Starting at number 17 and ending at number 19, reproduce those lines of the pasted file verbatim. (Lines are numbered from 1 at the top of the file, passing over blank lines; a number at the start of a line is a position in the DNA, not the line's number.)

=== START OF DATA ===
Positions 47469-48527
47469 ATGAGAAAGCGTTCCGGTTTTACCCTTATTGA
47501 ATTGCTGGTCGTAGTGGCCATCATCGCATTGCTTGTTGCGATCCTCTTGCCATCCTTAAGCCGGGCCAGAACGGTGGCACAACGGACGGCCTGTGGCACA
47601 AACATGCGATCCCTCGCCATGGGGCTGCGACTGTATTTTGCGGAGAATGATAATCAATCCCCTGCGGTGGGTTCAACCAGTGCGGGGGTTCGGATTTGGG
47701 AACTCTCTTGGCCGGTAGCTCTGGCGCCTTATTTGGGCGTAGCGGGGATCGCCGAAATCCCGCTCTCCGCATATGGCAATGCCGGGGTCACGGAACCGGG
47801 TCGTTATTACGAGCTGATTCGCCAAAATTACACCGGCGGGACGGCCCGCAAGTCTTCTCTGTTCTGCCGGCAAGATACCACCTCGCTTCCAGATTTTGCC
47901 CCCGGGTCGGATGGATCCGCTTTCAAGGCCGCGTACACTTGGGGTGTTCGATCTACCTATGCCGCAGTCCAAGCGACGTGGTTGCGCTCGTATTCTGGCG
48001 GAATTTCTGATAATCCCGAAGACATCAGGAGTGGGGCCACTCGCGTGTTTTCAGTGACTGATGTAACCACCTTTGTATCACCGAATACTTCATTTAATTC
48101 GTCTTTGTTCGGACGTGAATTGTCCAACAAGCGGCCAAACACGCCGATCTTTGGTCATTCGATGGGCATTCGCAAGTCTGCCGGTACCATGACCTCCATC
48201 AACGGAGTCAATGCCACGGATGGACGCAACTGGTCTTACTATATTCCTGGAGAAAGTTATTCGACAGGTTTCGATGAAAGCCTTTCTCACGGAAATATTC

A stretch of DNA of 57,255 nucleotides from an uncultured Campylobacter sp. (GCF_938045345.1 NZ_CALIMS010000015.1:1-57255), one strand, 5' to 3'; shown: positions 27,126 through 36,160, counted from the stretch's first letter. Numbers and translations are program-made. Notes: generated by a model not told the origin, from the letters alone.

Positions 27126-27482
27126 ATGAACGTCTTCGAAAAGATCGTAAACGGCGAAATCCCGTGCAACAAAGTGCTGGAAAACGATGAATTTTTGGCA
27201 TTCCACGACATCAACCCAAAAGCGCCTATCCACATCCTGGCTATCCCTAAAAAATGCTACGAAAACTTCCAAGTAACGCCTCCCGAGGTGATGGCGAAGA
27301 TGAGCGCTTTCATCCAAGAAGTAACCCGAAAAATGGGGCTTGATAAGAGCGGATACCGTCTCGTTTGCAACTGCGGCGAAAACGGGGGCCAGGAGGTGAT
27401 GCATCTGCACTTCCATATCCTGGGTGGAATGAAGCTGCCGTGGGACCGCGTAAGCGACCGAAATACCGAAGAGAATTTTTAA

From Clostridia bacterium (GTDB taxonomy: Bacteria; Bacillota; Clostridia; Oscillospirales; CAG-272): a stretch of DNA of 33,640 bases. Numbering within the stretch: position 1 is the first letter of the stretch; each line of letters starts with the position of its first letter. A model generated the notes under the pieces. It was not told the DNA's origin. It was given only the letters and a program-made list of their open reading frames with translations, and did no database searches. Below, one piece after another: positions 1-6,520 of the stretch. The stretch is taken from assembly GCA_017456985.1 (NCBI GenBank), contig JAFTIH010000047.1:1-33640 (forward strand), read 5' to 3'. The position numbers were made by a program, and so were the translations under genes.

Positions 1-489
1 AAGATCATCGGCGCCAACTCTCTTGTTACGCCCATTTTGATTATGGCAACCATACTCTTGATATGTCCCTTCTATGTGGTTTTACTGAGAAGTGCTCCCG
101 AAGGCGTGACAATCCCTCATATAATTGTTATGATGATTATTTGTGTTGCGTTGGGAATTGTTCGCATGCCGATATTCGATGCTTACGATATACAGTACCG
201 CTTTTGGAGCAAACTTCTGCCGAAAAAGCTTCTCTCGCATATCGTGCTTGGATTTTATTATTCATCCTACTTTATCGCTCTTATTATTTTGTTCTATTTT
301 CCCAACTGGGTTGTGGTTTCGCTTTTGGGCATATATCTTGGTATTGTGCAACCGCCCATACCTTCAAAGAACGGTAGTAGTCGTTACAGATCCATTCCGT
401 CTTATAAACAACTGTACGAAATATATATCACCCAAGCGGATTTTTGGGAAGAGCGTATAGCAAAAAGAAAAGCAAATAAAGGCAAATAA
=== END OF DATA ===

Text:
From Clostridia bacterium (GTDB taxonomy: Bacteria; Bacillota; Clostridia; Oscillospirales; CAG-272): a stretch of DNA of 33,640 bases. Numbering within the stretch: position 1 is the first letter of the stretch; each line of letters starts with the position of its first letter. A model generated the notes under the pieces. It was not told the DNA's origin. It was given only the letters and a program-made list of their open reading frames with translations, and did no database searches. Below, one piece after another: positions 1-6,520 of the stretch. The stretch is taken from assembly GCA_017456985.1 (NCBI GenBank), contig JAFTIH010000047.1:1-33640 (forward strand), read 5' to 3'. The position numbers were made by a program, and so were the translations under genes.

Positions 1-489
1 AAGATCATCGGCGCCAACTCTCTTGTTACGCCCATTTTGATTATGGCAACCATACTCTTGATATGTCCCTTCTATGTGGTTTTACTGAGAAGTGCTCCCG